Schneider once spoke along with John Paulk, an ex-gay representative for Focus on the Family who also left the movement and now says he is gay, on a panel with the ex-gay group NARTH on the legitimacy of ex-gay pseudo-science, and was featured in a Family Research Council statement as “living proof that homosexuals can change.”
Jeremy Hooper details how Schneider was a top ex-gay advocate for several Religious Right groups:
Yvette Cantu Schneider has one of the most robust pedigrees of anyone who has ever worked in the so-called “ex-gay” movement. From the late nineties right through to the second decade of the twenty-first century, Yvette managed to find herself laboring for and with just about every top anti-LGBT group and activist you’ve heard of. From her high-profile start at the Family Research Council to her work with California’s Proposition 8 campaign—with many stops, at many different groups and campaigns along the way—Yvette became one of that movement’s most visible faces and certainly one of the most known women in a line of “work” known mainly for its male spokespeople.
To this day, Yvette remains one of the key people who anti-gay voices like to cite in order to prove that “change” works. In a December 19, 2013, press release concerning the Duck Dynasty brouhaha, notorious anti-gay activist Peter LaBarbera, who was a colleague of Yvette’s during their shared time at the Family Research Council, cited Schnieder as an example of a person who has “ovecome homosexuality through faith in Jesus Christ.” “Ex-gay” websites continue to list her as among their ranks and push her story as a source of inspiration. The American Family Association continues to sell a video, “It’s Not Gay,” in which Yvette appears as a talking head. They all still claim Yvette as being both an example and a worker bee for their side.
In a nutshell: Yvette no longer wishes to identify with the “ex-gay” or anti-LGBT movement; is sorry for the pain she caused as part of that world; is highly questioning of the idea of “ex-gay” itself; and is now fully supportive of LGBT people, our truths, and our families. Yvette has made her sincerity clear to me, saying “as opposed to when I was doing things for the Christian Right out of duty and obligation, I’m doing it because I want to and feel it’s the right thing to do.” She hopes that by speaking out, she can start to undo any damage she might’ve helped to impart.
Schneider writes for GLAAD about how she played a part on behalf of the Religious Right’s anti-gay political agenda:
That evening was the Fine Line event in support of Proposition 8 at The Rock Church in San Diego. It would be simulcast to churches across California in an attempt to sway the God-loving, church-going faithful to vote for a constitutional amendment defining marriage as the union between a man and woman. I was a panelist; the token “ex-gay” spokesperson, chosen to vouch for the evangelical Christian belief that while people may not choose to be gay, they can certainly choose not to stay gay. Every detail of the event had been pre-planned and rehearsed. The texts, phone calls, and emails from viewers and attendees asking questions were actually written and recorded in advance by those of us who would serve on the panel. But for some reason, as the event drew near, I couldn’t shake the nerves. My heart wasn’t in this event; deep down I knew I didn’t belong here. But I played my part, and delivered my lines.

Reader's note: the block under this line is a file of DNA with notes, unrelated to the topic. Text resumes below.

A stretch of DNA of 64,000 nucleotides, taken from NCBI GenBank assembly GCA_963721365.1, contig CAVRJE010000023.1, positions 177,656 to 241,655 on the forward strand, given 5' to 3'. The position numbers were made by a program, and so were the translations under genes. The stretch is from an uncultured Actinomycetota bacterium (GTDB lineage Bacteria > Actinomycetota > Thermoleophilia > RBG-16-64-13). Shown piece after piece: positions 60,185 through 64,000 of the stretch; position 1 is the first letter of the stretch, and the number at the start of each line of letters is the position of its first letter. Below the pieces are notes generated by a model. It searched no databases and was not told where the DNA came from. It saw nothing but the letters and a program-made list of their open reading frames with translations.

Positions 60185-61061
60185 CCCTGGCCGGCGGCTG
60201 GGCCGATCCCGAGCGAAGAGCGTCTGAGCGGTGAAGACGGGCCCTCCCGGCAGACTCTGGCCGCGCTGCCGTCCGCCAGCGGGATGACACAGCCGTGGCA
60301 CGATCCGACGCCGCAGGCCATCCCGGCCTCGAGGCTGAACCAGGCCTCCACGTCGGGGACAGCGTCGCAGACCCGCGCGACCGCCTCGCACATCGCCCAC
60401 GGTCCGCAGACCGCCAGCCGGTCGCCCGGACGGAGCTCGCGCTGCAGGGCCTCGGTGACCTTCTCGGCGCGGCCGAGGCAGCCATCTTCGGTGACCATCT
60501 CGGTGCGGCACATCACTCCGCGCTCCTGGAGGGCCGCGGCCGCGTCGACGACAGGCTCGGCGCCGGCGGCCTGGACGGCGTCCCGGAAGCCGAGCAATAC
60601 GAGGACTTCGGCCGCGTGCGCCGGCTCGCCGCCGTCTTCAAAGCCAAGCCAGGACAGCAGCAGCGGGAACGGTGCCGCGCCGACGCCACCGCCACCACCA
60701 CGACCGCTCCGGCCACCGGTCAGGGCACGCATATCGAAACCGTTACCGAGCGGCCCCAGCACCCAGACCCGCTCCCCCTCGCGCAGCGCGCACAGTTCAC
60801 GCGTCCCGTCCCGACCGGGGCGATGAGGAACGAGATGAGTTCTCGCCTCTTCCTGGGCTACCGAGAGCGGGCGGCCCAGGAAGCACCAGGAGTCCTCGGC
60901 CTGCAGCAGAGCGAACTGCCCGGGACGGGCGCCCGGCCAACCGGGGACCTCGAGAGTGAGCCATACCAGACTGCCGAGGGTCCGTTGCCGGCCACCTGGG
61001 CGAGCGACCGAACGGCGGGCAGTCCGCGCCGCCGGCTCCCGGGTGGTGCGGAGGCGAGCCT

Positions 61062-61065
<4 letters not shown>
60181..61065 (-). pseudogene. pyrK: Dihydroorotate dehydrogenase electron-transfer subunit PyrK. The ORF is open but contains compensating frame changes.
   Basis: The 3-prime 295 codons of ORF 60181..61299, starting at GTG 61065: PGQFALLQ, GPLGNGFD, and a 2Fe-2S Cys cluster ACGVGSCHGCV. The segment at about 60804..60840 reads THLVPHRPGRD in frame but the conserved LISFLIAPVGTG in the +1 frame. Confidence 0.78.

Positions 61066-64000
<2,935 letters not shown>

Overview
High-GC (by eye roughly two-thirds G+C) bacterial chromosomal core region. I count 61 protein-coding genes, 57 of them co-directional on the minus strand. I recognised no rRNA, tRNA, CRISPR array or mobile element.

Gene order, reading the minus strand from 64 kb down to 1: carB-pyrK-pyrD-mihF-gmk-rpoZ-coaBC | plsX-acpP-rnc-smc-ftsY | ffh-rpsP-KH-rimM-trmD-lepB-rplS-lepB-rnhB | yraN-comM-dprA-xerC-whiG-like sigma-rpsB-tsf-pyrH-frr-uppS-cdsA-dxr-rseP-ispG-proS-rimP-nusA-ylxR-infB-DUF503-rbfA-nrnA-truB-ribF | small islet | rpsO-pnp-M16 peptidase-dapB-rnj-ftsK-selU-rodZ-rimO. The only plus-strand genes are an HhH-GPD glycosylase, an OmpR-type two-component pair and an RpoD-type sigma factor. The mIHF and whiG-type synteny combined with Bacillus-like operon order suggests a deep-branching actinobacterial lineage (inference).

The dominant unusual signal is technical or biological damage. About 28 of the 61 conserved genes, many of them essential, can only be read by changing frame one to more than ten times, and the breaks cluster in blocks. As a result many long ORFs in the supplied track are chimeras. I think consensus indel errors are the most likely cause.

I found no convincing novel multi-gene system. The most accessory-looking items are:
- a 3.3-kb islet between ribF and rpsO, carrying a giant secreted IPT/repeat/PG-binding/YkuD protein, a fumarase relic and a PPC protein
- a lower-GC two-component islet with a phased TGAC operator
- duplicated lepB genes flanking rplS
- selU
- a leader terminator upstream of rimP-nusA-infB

This young woman adored her father, and wanted things in their household to remain as they had always been. She feared that the advent of gay marriage would ruin any chance of her father staying with the family. I told her she didn’t have the power to change anyone; no one does. The best she could do was to love and spend time with her father. He was still the same man she had always known and loved. As she sobbed over the breakup of her parents and family, an errant thought darted through my head: If we as a society didn’t condemn homosexuality, gay people wouldn’t feel pressured into marrying heterosexually, against their true attractions, and families wouldn’t be torn apart when the gay spouse could no longer continue the ruse. I had seen a number of gay Christians marry an opposite sex partner, only to leave when they couldn’t pretend any longer. It wasn’t fair to the spouse, the kids, or themselves. My doubts about the efficacy of change and the evangelical Christian stance against gay rights of any kind nagged at me.
I spent the next few years digging deep within my soul to unearth my true self–the authentic me who celebrates the worthiness and equality of all people. The me who knows we all deserve to be who we are, not who others want and expect us to be. It was only when I embraced this true self that I regained my life. It meant shedding many of the beliefs I had espoused for decades—beliefs about what it means to be gay, and what it means to treat people with dignity and respect.